In this respect the regulations follow the directive. However, as regards the volume of business with existing customers, the report points out that the German courts are concerned with whether the increase in volume is such that it can be considered to be economically equivalent to the acquisition of a new customer. In relation to new customers, the addition of a single customer is sufficient.
The concept of an indemnity reflects the continuing benefits to the principal resulting from the agent's efforts. The agent, however, will only have received commission during the duration of the agreement, which does not reflect the value of the goodwill generated for the principal. It is for this reason that payment of an indemnity is commercially justified.
As the report points out, the indemnity system was derived from the German Commercial Code.
The report provides a worked example of an indemnity under the directive. In doing so, it allows for assumptions to be included and an estimate made. The report refers to special circumstances justifying a departure from an established procedure. It also lists a range of factors which may or may not be taken into account.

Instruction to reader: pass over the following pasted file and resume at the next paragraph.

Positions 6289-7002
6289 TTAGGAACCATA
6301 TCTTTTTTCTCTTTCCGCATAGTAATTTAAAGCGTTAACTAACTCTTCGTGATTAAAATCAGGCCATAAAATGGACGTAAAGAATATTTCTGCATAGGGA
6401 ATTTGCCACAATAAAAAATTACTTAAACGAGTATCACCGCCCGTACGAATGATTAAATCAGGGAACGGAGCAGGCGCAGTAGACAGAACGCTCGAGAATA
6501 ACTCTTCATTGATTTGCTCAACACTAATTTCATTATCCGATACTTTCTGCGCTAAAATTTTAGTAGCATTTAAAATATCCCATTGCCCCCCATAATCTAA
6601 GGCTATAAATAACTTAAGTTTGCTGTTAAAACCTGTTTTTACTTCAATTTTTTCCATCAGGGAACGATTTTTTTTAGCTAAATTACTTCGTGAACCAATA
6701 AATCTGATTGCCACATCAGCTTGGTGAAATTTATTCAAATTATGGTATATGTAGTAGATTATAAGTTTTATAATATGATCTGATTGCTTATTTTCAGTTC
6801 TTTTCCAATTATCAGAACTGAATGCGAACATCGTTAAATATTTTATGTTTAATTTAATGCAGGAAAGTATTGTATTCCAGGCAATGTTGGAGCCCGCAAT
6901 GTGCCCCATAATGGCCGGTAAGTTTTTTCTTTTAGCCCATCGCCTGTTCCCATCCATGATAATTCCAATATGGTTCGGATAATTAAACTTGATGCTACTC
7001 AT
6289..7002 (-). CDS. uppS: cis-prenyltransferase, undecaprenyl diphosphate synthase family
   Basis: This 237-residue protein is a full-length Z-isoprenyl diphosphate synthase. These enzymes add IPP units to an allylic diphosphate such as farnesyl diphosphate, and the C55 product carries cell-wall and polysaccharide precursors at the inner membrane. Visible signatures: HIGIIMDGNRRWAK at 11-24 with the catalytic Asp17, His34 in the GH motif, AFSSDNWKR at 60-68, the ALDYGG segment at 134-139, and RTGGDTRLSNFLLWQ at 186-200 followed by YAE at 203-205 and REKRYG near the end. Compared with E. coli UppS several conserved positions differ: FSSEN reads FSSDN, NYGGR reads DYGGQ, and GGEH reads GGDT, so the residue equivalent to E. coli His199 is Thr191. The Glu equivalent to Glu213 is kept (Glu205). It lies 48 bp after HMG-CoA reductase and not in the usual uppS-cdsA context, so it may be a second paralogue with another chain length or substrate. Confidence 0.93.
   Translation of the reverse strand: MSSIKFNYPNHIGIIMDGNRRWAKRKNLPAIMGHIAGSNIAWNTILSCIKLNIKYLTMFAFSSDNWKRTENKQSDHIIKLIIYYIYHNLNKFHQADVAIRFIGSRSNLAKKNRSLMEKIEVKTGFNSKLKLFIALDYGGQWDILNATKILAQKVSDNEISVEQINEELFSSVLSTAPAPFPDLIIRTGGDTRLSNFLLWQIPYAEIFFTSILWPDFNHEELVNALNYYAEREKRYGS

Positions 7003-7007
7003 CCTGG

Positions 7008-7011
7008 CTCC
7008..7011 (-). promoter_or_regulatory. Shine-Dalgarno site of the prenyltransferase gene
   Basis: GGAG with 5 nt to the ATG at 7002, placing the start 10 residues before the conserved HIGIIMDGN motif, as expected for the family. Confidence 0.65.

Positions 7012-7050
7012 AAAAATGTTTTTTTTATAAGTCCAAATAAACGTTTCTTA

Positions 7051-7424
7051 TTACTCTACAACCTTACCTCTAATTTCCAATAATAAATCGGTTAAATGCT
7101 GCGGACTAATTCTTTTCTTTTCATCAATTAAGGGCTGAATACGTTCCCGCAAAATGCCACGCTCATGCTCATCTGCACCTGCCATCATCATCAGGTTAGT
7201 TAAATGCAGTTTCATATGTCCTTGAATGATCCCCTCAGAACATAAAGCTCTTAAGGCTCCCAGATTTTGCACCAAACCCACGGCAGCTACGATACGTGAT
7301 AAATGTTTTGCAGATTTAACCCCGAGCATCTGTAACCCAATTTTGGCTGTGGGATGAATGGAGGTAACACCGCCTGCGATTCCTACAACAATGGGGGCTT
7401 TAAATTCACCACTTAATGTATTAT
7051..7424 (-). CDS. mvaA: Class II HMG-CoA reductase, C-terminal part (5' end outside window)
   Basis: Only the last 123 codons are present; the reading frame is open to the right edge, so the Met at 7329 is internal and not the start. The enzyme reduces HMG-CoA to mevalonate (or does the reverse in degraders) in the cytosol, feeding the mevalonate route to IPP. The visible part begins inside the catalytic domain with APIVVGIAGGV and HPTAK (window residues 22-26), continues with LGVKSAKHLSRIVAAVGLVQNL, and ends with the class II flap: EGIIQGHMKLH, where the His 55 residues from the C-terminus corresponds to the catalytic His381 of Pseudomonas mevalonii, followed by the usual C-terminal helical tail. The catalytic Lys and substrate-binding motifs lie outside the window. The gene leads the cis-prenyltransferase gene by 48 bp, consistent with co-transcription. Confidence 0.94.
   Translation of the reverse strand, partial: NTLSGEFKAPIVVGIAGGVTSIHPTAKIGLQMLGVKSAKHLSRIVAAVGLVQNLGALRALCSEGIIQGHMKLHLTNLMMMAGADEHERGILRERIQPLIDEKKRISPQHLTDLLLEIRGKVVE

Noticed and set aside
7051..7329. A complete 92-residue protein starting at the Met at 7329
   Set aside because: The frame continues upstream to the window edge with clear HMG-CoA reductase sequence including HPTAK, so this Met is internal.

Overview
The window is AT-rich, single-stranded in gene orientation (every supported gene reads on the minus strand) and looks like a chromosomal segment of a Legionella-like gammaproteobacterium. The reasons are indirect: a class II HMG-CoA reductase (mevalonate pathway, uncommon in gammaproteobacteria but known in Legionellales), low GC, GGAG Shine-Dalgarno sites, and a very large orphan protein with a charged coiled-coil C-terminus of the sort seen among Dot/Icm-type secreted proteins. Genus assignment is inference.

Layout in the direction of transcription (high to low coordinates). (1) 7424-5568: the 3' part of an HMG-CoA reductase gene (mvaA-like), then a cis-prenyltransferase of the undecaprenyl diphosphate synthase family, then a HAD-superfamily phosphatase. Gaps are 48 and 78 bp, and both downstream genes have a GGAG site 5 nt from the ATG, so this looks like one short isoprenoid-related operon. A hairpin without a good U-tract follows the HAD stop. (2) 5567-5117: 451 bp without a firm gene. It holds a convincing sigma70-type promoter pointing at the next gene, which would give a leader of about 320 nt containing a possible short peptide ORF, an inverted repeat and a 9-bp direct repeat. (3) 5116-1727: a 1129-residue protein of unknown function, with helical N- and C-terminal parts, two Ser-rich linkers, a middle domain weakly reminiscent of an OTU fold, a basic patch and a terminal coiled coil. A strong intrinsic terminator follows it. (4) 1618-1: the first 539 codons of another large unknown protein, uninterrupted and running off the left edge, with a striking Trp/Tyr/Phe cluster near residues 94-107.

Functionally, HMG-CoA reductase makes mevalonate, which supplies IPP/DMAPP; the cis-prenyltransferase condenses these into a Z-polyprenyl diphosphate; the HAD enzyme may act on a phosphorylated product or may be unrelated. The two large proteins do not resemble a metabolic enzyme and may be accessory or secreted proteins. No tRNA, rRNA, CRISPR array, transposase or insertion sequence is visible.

The conclusion of the report is that this method of calculating the indemnity is “extremely precise and should lead to a predictable outcome”. This is, at best, a misconception.
It is the case that an indemnity may have a role to play in agency agreements. If, for example, the principal's business is mature and it is unlikely that an agent will introduce new customers or significantly increase business with existing customers, the principal may prefer the agent to have an indemnity rather than a right to compensation.
Another situation may be where the principal provides the agent with leads. An indemnity may also be useful in the case of an indefinite term agency agreement. But the position is far from being as cut and dried as the commission suggests.